Robot 6

Tintin in the Congo: It’s complicated

A youth library in Stockholm pulled Tintin comics from its shelves on the grounds that the racial caricatures of Africans and Arabs are not suitable for children before quickly backpedaling after the removal triggered a media firestorm in Sweden.

“I wanted to highlight an opinion piece about issues of discrimination, but realize now that it’s wrong to ban books,” explained Behrang Miri, the Kulturhuset library’s youth director.

Although the articles don’t specify which Tintin books were pulled, it’s safe to say the primary culprit was Tintin in the Congo, published in 1930, in which the Belgian creator Herge depicted Africans in crudely stereotyped ways. The book has come under heavy criticism in the United States and in Europe, and several attempts have been made, some successful, to remove it from libraries and bookstores (in February, a Belgian court rejected a five-year-old bid to ban the book).

So it’s something of a surprise to learn that Tintin is actually quite popular in the Congo, with locally made statues of the characters and mockups of the covers selling briskly to European tourists. While the director of the national museum objects to the proliferation of Tintinabilia, preferring to focus on the rich native heritage of the country, artisan Auguy Kakese, who makes and sells Tintin figures for a living is more sanguine:

“It’s humor, it’s not racist… for those who say it’s racist I say that in the comic strip, you never see images which show him trying to kill the Congolese,” Kakese said in his workshop, which employs 10 people and produces thousands of Tintin statues.

Although most of the statues Kakese sells are of the comic’s European characters, he does not shy away from depicting the Africans as well, despite them seeming uncomfortably stereotyped for modern tastes.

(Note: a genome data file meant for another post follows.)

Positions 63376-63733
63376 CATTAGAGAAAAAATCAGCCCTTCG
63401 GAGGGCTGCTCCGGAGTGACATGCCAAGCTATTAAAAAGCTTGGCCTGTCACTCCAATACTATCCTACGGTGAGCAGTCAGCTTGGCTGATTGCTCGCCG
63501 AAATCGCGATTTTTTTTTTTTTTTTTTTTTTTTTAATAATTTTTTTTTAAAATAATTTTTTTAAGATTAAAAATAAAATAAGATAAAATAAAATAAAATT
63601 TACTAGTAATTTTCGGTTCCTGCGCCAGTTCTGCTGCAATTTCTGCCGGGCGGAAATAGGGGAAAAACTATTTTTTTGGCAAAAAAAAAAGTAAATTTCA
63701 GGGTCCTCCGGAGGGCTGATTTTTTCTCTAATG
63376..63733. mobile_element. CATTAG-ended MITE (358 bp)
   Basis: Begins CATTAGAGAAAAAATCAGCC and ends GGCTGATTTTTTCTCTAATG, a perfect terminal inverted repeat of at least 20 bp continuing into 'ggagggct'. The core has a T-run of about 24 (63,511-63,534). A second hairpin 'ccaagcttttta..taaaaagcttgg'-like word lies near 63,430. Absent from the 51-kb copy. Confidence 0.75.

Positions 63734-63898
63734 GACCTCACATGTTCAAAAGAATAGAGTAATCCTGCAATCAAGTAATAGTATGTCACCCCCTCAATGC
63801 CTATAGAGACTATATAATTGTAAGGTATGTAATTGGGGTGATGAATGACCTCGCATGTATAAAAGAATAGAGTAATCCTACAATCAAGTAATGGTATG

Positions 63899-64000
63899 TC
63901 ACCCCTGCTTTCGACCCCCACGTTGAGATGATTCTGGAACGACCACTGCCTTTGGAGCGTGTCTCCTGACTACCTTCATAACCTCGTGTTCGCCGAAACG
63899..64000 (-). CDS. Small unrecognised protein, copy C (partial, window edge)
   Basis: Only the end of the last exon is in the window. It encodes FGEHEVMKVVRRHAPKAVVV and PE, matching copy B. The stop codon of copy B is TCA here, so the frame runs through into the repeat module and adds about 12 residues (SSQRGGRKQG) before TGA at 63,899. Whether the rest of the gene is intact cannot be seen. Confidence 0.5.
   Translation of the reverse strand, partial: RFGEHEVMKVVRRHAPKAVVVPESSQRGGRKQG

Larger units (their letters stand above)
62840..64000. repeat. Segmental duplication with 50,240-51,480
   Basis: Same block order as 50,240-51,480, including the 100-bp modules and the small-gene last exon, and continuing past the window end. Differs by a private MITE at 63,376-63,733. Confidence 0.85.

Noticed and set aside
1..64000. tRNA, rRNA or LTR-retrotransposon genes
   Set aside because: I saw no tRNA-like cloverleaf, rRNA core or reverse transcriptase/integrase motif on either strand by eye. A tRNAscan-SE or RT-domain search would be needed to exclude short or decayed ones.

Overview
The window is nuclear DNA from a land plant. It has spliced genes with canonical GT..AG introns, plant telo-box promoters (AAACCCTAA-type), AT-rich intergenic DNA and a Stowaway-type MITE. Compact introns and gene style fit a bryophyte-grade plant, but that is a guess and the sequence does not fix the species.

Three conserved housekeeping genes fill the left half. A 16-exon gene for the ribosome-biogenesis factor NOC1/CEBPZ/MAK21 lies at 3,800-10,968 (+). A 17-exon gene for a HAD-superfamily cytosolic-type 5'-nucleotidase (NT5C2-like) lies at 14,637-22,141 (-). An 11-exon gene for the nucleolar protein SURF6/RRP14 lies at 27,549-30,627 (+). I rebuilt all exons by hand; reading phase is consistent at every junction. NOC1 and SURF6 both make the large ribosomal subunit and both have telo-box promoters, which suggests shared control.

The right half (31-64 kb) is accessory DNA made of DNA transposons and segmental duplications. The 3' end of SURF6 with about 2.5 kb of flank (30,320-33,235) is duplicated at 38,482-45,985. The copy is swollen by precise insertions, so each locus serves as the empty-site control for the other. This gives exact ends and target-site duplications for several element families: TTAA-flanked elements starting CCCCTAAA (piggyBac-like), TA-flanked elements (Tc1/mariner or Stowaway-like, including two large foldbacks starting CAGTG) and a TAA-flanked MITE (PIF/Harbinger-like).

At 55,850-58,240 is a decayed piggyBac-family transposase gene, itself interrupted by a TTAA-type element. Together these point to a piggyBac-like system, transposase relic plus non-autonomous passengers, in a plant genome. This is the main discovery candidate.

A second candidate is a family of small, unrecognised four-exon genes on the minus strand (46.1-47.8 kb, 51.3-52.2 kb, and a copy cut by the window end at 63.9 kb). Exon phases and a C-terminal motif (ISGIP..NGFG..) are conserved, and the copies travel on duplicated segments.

“We were a Belgian colony, if we work with Tintin now it’s to say that the Belgians are still our brothers,” he added.



Having got my copy of Tintin in the Congo from the UK with a paper band around the book stating this was a product of it’s time I expected the worst. There were the stereotypical depcictions of the people of the Congo for sure. But was it book slammingly offensive? No. Well not for me, since YMMV. But regardless hiding a book because it came out long ago makes no sense.

I also wonder why Tintin in the Land of the Soviets has never seen the American collections. Commies?

Doubt that. Tintin in the Land of the Soviets gave communism and the Soviet Union a well-deserved unflattering portrayal.

Johnny Helicopter

September 25, 2012 at 1:07 pm

Re: Curry Crabb

I am not sure how you can read TinTin Au Congo with modern eyes and not see it as “slammingly offensive.” The Congolese were depicted as stupid, superstitious, cowardly, and completely subordinate to white people.

Fun Fact: Some editing was done sometime after WWII to make it less offensive. For example, when TinTin steps in to teach the locals some rudimentary mathematics, the original text was that TinTin was to begin a lesson on the fatherland, Belgium. (Also the edit was still pretty bad. TinTin asks “What is 2 + 2?” and nobody answered before the leopard or whatever entered the frame.)

Regardless, I don’t think it should be banned or anything. But, we just need to remember the context in which it was written (and re-written.)

Belgiums involvement in Congo was not complicated at all, it was nothing short of genocide. Today however the memories are gone and since the historical link to Belgium provides Congo with markets and a European ally, the dark history is rarely brought up. While that tendency is natural for a cnation that is slowly exiting a civil war, I am unsure why You decided to omit that detail, which is very much at the center of the controversy. Tintin in the Congo is nothing more than a whitewash of a genocide. I assume you are consistent and also believe that Mein Kampf should be a part of the childrens section of the library? Or do you only think some genocides should be glorified or ignored?

Tintin in Congo was not, I repeat NOT, among the pulled Tintin books. That book had never been a part of this library’s books. Which is one reason the debate in Sweden quickly turned against the library, since the pulled books were among the best and undisputedly least racist Tintin books. The original statement from the youth direcor included factual errors, such as claiming that the Tintin books portrayed “arabs on flying carpets”, which is something that never has appeared in a Tintin story.

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